Prairie Filter Strips

Prairies of the past could be a modern conservation tool for farmers.

Native prairie plants can act as a sponge and slow soil runoff from rain. Research from Iowa State University shows planting dense, diverse and deep-rooted strips of prairie next to corn and soybean fields has environmental benefits.

Sand County Foundation is working with six farmers to demonstrate how prairie filter strips work on Wisconsin farms of varying soil types, typographies and management styles.

In partnership with farmers, researchers, and service providers, we are applying examples of Iowa State University’s STRIPS project to southern Wisconsin.

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With funding from the North Central Region Sustainable Agriculture Research & Education (SARE) program, we are collaborating with farmers to demonstrate prairie strips applied in accordance with farmers’ needs. The University of Wisconsin’s Center for Integrated Agricultural Systems and the Valley Stewardship Network are our primary partners in this work.

We began seeding strips with three collaborating farms in 2017. We added three more farms in 2018, with more to come in 2019. We will model the performance of prairie strips utilizing Wisconsin's Phosphorus Index, and evaluate economic performance and farmer satisfaction.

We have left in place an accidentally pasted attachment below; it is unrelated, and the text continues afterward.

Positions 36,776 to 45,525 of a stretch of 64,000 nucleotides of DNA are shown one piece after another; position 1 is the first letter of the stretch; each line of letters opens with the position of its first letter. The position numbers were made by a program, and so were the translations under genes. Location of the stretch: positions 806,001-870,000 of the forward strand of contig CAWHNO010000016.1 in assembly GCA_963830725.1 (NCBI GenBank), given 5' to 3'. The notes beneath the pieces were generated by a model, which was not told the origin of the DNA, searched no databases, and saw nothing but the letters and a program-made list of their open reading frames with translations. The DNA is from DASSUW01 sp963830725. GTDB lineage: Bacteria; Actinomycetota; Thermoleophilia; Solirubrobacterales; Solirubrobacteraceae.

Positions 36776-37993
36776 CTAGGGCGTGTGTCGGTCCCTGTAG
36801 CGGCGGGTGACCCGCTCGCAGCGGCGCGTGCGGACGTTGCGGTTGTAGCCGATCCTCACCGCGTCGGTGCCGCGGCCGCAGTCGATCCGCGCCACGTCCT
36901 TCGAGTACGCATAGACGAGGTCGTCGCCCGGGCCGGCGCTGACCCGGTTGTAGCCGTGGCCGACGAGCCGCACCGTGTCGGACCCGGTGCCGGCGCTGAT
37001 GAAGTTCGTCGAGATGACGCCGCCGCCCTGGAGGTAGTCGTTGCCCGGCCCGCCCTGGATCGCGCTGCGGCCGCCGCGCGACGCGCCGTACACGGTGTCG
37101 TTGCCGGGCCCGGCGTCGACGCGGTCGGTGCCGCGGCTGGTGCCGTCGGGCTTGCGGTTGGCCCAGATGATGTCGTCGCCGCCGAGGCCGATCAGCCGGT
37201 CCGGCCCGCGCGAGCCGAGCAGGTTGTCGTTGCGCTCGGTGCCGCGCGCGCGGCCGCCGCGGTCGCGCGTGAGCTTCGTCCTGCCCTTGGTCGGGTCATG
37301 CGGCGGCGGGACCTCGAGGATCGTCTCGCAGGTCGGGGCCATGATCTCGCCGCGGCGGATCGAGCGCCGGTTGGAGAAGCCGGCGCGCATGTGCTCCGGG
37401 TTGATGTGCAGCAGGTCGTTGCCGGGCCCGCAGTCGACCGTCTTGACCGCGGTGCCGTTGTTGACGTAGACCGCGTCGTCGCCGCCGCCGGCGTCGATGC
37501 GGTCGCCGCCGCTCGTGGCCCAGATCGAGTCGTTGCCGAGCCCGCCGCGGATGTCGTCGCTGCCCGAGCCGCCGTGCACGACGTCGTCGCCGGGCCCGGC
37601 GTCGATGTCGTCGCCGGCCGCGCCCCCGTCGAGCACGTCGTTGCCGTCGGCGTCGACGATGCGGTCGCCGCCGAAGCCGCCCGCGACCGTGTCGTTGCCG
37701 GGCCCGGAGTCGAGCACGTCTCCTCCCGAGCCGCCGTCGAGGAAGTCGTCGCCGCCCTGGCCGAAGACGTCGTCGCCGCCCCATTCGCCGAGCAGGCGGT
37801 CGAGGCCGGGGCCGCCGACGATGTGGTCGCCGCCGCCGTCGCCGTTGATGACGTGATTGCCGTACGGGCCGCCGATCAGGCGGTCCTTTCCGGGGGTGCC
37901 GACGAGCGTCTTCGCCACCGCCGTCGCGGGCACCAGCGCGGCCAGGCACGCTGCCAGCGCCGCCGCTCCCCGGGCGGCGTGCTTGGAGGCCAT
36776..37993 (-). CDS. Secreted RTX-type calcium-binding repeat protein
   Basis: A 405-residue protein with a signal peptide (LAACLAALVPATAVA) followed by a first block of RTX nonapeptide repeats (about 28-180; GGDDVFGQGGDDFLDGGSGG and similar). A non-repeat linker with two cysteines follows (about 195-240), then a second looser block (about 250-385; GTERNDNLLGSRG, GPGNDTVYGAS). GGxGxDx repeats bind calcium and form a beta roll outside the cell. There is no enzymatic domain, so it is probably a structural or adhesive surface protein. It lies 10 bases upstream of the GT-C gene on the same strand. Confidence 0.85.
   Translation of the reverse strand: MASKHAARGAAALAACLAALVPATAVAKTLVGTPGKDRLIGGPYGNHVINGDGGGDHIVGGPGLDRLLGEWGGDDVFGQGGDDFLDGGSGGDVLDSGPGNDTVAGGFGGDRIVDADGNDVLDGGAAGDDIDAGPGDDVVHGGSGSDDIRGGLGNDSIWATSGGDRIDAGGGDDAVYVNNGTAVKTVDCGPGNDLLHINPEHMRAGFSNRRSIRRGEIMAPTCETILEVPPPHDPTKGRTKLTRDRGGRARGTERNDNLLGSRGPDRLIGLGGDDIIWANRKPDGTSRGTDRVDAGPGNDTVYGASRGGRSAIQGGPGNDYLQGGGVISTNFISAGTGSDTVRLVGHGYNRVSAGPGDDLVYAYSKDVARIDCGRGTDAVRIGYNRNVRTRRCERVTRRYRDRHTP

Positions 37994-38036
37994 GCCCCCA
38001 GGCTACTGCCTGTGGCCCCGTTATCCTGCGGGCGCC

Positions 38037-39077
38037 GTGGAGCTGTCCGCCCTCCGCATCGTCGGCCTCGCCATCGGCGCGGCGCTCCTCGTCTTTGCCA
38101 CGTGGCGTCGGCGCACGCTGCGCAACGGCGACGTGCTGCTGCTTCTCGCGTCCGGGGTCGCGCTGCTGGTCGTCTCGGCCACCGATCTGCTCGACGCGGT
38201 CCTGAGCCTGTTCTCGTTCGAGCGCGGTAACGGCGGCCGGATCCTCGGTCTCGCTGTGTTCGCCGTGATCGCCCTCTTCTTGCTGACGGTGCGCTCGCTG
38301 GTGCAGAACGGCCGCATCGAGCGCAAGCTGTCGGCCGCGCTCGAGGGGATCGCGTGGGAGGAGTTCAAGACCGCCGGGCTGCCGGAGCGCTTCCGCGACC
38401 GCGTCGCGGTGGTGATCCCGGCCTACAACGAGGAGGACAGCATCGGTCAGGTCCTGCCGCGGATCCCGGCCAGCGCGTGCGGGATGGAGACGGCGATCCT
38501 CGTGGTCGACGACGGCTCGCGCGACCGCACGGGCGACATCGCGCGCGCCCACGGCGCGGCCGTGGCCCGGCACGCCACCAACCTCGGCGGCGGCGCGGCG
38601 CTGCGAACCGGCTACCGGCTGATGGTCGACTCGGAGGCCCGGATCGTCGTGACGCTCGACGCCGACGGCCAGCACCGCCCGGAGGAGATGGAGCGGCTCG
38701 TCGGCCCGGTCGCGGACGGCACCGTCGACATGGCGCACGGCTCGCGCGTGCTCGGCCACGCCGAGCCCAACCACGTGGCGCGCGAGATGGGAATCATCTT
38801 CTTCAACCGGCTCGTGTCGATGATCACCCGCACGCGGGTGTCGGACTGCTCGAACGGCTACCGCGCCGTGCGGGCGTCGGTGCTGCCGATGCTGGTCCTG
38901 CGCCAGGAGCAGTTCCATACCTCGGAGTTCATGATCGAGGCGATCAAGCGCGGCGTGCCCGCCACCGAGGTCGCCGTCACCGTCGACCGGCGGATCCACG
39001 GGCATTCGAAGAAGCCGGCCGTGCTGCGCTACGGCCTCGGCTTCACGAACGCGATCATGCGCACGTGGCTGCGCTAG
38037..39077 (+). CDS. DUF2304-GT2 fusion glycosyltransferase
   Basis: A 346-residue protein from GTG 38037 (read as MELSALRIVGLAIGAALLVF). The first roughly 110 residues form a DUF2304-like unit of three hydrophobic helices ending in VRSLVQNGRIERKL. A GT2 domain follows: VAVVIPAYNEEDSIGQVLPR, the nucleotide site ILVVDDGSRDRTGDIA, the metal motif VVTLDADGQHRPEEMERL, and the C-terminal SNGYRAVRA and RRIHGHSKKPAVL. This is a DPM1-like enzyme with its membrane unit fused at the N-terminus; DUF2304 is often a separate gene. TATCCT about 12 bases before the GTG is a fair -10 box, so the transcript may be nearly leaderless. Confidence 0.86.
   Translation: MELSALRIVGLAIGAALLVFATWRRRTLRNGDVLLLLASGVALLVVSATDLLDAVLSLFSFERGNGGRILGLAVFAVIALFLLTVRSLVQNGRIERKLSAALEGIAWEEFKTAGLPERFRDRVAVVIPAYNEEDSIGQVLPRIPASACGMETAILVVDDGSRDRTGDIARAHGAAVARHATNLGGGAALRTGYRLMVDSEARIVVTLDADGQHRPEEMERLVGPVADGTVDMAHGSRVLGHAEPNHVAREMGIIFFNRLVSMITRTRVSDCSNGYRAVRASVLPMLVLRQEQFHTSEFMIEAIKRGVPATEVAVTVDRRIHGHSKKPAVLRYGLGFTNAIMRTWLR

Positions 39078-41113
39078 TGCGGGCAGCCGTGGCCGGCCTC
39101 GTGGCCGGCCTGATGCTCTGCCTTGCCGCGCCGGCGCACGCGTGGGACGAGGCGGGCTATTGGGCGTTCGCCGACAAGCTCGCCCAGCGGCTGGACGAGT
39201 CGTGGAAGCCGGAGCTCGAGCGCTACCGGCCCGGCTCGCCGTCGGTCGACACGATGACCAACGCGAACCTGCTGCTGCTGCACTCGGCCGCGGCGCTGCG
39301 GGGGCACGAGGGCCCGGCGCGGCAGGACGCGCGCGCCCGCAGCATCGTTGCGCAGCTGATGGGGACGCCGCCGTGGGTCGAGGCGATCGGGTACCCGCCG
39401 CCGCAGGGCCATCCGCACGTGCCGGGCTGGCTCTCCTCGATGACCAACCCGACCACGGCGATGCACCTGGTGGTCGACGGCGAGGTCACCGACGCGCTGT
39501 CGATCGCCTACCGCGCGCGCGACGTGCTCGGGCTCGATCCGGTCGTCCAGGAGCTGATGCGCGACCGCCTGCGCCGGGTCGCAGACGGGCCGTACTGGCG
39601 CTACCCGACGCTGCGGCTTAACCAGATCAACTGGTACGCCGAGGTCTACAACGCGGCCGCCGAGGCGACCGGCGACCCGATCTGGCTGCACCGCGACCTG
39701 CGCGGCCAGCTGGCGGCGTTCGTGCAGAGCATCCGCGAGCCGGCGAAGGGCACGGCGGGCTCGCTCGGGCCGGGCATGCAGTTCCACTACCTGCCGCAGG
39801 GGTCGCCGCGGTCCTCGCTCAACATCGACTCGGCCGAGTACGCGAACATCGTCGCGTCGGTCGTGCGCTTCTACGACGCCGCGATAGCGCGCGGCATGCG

For more on our prairie strip work, read:

Using prairie strips to protect Wisconsin water

Why Prairie Strips? Dan Stoffel shares his thoughts and experiences

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BEFORE & AFTER: We assisted a prairie strip planting with Ross Bishop of Washington County, Wisconsin in 2018 (above). One year later, the prairie strip (following a maintenance mowing) is flourishing (below).

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